# Lookback Extension

By using the long term returns from miners, we are betting that miners who have historically been able to yield returns have a competitive model on market movement. This assumption becomes more powerful when the miner has demonstrated a greater level of historical performance. We currently use a 30 day lookback period with risk adjusted returns to evaluate the quality of a miner, with a hard limit on 5% max drawdown before the miner receives no incentive at all. This has served us well as a preliminary metric for evaluating miner risk, but may be too rigid as we increase the lookback period.

## Problem Statement

With a longer lookback window, miners have a higher probability of dropping into deeper drawdowns. While this is undesirable, what may be more important to consider is the duration of risk exposure and the frequency with which the miners drop into these deeper drawdowns. Max drawdown does not capture this nuance, and is perhaps too prescriptive of a threshold for risk normalization.

## Proposed Changes

There are three major changes that will come with an increased lookback window:

- Scoring
- Effective Max Drawdown
- Consistency

### Scoring

We will continue to evaluate the miner’s performance based on their realized returns, but we will increase the lookback window to 90 days from 30 days. In addition, to more appropriately benefit sustainable per position returns, **we will incorporate the Sharpe ratio and Omega ratio into the scoring mechanism**. The scoring mechanism will still be dominated by **long term realized returns**, with **short term realized returns** and **sharpe ratio** likely playing more minor roles.

Metric | Scoring Weight |
---|---|

Long Term Realized Returns | 100% |

Short Term Realized Returns | 25% |

Sharpe Ratio | 5%-35% |

Omega Ratio | 5%-35% |

#### Sharpe Ratio

Sharpe ratio will be defined as the expected value of the miner’s fee adjusted returns, divided by the standard deviation. We don’t expect any miners to have a perfect strategy with zero variance. To avoid gaming on the bottom, we are going to have a minimum standard deviation.

#### Omega Ratio

The omega ratio is the miner’s wins over the losses. This gives us an estimation of the risk to reward ratio taken by each position. We will use the same logic as the Sharpe ratio to set a lower threshold on the loss, if the miner doesn’t take at least this base loss then they will get the default value.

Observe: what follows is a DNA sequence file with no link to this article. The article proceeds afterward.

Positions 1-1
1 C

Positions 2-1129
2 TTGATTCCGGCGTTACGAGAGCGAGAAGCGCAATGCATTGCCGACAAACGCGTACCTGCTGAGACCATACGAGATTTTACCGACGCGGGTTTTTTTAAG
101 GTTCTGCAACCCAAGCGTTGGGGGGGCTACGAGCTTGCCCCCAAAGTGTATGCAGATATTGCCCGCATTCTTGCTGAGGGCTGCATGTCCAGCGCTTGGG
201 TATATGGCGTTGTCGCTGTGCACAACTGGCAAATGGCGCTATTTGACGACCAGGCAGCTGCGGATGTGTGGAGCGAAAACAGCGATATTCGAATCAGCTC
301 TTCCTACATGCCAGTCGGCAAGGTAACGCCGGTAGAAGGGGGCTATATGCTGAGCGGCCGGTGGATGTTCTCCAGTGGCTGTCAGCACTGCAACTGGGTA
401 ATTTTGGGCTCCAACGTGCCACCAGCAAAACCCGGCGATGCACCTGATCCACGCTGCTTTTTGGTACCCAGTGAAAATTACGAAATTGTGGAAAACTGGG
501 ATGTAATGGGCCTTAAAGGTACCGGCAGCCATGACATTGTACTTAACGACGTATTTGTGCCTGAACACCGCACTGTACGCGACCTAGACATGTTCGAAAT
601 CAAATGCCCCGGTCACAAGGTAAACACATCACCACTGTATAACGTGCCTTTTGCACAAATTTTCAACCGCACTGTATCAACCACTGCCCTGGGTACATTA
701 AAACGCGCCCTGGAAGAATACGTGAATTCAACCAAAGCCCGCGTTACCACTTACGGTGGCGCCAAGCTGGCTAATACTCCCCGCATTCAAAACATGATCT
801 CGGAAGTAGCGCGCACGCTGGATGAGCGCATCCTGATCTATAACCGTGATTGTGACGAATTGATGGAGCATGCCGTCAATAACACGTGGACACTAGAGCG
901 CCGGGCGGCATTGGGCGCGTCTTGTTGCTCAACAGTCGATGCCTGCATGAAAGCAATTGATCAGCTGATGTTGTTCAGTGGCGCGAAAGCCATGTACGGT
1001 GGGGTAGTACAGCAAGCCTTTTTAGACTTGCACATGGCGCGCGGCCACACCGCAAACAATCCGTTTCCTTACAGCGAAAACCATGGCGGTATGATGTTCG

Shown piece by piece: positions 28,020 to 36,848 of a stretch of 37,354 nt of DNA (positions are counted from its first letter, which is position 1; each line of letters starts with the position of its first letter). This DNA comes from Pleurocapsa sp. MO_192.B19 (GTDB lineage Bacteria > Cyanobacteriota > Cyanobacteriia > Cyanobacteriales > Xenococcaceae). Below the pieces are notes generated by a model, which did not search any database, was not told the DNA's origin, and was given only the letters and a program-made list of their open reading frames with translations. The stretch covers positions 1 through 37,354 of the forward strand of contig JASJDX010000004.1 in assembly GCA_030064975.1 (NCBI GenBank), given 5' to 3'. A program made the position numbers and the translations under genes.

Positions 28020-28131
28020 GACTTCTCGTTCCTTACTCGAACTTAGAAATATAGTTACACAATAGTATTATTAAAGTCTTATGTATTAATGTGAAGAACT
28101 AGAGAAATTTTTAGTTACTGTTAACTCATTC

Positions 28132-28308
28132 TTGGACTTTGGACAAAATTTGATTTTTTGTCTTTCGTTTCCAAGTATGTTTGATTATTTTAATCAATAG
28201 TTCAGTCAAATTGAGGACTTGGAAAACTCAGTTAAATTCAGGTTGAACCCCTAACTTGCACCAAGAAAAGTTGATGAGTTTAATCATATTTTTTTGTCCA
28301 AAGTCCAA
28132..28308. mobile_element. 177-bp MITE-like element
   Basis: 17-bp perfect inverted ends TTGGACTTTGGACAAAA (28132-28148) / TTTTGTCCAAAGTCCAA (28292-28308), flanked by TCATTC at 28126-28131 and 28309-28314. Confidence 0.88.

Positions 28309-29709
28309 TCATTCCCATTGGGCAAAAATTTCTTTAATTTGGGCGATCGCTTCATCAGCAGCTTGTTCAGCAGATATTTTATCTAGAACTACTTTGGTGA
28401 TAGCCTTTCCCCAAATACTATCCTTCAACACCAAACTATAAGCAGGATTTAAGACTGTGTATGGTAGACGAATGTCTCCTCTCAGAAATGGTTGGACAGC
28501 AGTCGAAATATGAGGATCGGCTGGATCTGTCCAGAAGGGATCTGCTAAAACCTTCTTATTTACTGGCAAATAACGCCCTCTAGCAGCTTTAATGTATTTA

### Effective Max Drawdown

There will be two derived values used in conjunction to determine the overall penalty: **Effective Max Drawdown** and **Max Drawdown**.

In our existing system, we use the max drawdown seen on the portfolio to normalize the miner’s returns. One of the primary benefits of this is that we are able to prune away miners as their entire portfolio spirals into uncontrolled drawdown. We would like to keep this feature as we transition to per position drawdown, as an awareness of the overall portfolio drawdown is useful. Here is the current definition of the penalty curve associated with the current max drawdown:

The first term, **Effective Max Drawdown**, will use similar logic as the Max Drawdown and will be defined against the overall portfolio. Max Drawdown will have the same definition as before, but instead of using the entire lookback period, we will only look at the prior week. *Effective Max Drawdown* will determine the 90th percentile of the miner’s drawdowns using the entire duration of the lookback window. **We will always use the largest of the Effective Max Drawdown and Recent Max Drawdown to determine the miner’s penalty.**. This will allow us to capture the miner’s overall risk exposure, while also protecting the system from runaway drawdown.